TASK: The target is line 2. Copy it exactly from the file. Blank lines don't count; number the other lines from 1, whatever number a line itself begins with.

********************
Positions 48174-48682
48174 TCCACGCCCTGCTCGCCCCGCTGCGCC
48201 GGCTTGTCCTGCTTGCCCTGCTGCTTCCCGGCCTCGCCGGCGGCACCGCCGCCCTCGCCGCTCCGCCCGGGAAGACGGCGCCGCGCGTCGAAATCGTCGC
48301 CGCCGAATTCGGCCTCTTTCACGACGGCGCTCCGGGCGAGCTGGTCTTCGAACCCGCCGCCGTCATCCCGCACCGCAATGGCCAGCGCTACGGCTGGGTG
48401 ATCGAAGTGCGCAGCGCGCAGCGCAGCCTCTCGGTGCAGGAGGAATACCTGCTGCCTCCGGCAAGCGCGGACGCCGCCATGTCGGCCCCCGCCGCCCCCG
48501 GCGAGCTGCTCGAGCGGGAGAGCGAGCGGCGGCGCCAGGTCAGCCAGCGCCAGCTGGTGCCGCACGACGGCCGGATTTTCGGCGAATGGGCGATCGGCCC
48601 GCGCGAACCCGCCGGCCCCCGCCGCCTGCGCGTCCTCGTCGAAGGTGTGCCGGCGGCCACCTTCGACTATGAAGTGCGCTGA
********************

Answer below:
48174 TCCACGCCCTGCTCGCCCCGCTGCGCC